If you ever felt like your success wasn’t yours to rightfully claim, you’ve probably experienced imposter syndrome. Discovered by psychologists Pauline Clanes and Suzanne Imes in 1978, imposter syndrome, or the imposter phenomenon, is the belief that your achievements are solely due to luck. You dismiss the contribution of your skills and qualifications. Clane later made the Imposter Syndrome Test (that you can take) for a standard measure of this phenomenon. If you have experienced this phenomenon, you are amongst 70% of other people who have felt like an imposter in their lifetime.
Though the feeling of being an imposter is common to anyone, it is especially heightened for Black women. As many Black women navigate spaces like PWIs that weren’t designed for them, they feel like they don’t fit into the environment. This feeling can follow into a lot of other parts of their life and even seep into the workplace.
Psychotherapist Brian Norton says, “when you experience systemic oppression or are directly or indirectly told your whole life that you are less-than or undeserving of success and you begin to achieve things in a way that goes against a long-standing narrative in the mind, imposter syndrome will occur.” It is common for many Black women to feel like a fraud amongst their peers or colleagues because they continuously have to prove that they belong in a space. The notion that Black women have to work much more to obtain the same positions as their white counterparts is not a myth.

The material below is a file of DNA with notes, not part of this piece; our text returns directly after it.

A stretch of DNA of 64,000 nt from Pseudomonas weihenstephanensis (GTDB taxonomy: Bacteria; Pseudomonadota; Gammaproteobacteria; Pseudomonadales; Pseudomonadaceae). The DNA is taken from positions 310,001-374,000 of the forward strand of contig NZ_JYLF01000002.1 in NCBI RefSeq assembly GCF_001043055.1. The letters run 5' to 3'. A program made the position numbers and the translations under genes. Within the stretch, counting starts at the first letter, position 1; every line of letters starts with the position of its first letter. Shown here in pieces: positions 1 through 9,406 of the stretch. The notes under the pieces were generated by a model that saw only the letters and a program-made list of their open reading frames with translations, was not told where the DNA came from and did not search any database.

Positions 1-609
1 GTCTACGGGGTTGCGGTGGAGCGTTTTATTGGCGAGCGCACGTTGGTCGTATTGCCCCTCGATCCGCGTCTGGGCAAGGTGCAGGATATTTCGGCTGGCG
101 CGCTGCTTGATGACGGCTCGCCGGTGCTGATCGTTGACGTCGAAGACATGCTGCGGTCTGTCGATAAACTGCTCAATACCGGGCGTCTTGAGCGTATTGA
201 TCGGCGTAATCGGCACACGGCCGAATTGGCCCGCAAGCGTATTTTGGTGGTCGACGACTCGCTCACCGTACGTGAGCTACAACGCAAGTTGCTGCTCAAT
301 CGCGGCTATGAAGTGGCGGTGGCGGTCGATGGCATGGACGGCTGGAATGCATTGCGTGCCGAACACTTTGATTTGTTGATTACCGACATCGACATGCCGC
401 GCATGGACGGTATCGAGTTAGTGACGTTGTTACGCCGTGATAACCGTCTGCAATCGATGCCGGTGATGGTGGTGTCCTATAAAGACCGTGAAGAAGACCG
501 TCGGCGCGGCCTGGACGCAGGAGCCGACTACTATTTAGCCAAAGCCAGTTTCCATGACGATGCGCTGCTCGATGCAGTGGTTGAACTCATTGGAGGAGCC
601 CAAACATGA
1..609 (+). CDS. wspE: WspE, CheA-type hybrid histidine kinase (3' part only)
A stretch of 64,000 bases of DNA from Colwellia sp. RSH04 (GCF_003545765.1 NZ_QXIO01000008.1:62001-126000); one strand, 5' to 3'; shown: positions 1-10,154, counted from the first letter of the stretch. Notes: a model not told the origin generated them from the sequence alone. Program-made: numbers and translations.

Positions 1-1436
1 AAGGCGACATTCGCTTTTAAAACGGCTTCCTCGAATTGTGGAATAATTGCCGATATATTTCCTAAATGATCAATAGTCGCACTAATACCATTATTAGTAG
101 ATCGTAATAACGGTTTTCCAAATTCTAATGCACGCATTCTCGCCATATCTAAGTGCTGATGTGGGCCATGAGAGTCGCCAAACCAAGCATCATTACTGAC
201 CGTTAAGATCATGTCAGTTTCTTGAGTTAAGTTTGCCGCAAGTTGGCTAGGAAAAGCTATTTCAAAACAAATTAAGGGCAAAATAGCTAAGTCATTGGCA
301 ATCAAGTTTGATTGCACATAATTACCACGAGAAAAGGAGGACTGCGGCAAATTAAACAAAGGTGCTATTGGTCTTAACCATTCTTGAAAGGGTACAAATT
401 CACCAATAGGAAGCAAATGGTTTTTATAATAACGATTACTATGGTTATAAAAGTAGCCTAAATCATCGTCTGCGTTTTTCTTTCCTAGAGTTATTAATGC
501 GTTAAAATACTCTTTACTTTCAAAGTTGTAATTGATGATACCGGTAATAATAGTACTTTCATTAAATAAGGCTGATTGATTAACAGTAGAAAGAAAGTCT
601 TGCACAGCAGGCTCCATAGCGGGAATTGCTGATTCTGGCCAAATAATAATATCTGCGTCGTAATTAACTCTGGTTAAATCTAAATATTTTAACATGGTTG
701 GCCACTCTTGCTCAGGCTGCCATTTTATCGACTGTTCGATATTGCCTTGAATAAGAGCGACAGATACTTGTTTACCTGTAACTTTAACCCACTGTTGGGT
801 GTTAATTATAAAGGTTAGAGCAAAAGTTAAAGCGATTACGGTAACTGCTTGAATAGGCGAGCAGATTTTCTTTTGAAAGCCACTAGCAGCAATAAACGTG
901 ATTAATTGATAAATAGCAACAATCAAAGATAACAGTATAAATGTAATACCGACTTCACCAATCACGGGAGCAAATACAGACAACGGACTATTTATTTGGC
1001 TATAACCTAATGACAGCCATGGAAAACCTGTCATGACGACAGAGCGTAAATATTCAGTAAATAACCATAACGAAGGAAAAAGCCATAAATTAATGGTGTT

Imposter syndrome tends to show up in people characterized as “perfectionists,” “experts,” “natural geniuses,” “soloists” and “superheros.” There are adjectives I’ve often heard used to describe the experience of Black women in PWIs.
The perfectionist is someone who sets such high expectations with no margin room for mistakes. They are quick to feel like failures at any little mishap. The fear of failure is simply greater for Black women because we are often one of few in a space and feel like universal representatives of all other Black women. The pre-existing expectation that we will fail also makes our standards that much higher. As we open doors for more Black women in spaces, making mistakes puts those opportunities at risk. The perfectionist holds themself back from being human.
The expert is someone who feels pressured to know everything, so they tend to be hesitant to ask questions or to even start projects. This person has a huge fear of people judging them for not knowing something. Many Black women fear confirming the biases of others by being wrong, because making a mistake is often associated with being dumb. And with the many prejudices that Black women are undeserving of spaces and simply there to fill a quota, many would avoid making a mistake at all. This can hold us back from learning and growing. Afterall, how can you get anywhere in a project without asking clarifying questions or starting?
The Natural Genius